encompasses function as well as form.
     
  14. FWIW, i have used the EOS system
    and the FD/FL mount in AE-1 and Ae-1P.
    The older Canon is very ergonomic.
    It is also similar to Leica usage..M's.
    I hated my EOS! I gave it to my daughter..
    the whole system! Now she hates It!
    So obviously it is not user friendly..
    is that also egonomics? I know the difference!
    i studied design!! at a college, OK?
    The push of digital cameras is only about $$$$.
    The fall of selling cameras and lenses has the push!
    Its about profit not "better' technology.
    The mechanical watch is now VERY expensive!
    The push of quartz was due to fact that mechanical watches have almost unlimited life span with maintenance!! See to these old Leicas with 70 yrs still shooting! My M2 is 46 yrs old. The lens 50.
    In terms of digital new cameras, i could have purchased since 67,
    when i got my M at least 15 cameras!! or more!!
    if i go digital, it would be via 'scanner'.
     
  15. Jason: "I hated my EOS! I gave it to my daughter......Now she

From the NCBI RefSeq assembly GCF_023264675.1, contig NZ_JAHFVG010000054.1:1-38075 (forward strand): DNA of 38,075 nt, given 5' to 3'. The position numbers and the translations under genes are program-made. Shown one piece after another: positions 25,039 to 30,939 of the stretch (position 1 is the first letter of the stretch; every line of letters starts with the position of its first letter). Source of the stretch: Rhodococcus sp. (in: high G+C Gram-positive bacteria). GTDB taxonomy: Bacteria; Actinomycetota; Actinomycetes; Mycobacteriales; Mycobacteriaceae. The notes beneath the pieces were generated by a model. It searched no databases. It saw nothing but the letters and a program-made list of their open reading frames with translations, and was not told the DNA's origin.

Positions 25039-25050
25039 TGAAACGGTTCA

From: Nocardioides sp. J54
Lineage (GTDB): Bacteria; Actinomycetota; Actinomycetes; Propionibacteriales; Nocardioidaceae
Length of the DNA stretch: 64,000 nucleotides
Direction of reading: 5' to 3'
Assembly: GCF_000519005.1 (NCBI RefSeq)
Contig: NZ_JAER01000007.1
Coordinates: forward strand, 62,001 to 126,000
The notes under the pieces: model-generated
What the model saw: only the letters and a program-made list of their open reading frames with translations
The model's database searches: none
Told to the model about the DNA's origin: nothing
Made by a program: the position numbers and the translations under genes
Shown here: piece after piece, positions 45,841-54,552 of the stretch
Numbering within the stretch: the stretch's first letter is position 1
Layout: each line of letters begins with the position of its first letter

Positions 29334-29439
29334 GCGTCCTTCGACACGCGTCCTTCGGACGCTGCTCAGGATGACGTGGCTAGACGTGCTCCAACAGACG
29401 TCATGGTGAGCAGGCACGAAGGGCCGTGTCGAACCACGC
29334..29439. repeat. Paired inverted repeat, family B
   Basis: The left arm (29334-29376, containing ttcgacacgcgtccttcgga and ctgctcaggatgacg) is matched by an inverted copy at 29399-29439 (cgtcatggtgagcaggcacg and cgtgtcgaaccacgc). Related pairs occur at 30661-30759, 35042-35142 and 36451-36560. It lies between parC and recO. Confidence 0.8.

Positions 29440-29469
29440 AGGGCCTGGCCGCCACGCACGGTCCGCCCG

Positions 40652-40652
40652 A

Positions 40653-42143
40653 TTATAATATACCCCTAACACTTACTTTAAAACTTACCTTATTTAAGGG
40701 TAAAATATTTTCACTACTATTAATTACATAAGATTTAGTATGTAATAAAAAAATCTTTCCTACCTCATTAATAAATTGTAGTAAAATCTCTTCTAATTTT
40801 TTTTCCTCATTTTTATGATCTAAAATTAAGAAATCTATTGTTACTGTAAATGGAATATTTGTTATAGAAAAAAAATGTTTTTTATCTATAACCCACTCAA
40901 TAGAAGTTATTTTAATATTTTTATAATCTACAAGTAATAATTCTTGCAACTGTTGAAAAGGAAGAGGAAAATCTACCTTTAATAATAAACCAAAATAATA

hates It! So obviously it is not user friendly......"

    Well, you've sure convinced me, I'd like to retract my previous
    comments regarding the efficiency of Canon cameras!!!!

    "is that also ergonomics?"

    I don't know!!!

    "I know the difference! i studied design!! at a college, OK?"

    That's wonderful!!!

    "The push of digital cameras is only about $$$$"

    I'm not going to argue with such a well reasoned, well sourced
    posting. It's insights like yours that keep bringing me back to
    photonet!!!!!!!!!!!!!!!!!!!!!!!!!!!!!!!!!!!!!!!!!!!!!!!!!!!!!!!!!!!!!!!!!!!!!!!!!!!!!!!!!!!!!!!!!!!!!!!!!!!!!
    !!!!!!!!!!!!!!!!!!!!!!!!!!!!!!!!!!!!!!!!!!!!!!!!!!!!!!!!!!!!!!!!!!!!!!!!!!!!!!!!!!!!!!!!!!!!!!!!!!!!!!!!!!!!!!!!!!!!!
    !!!!!!!!!!!!!!!!!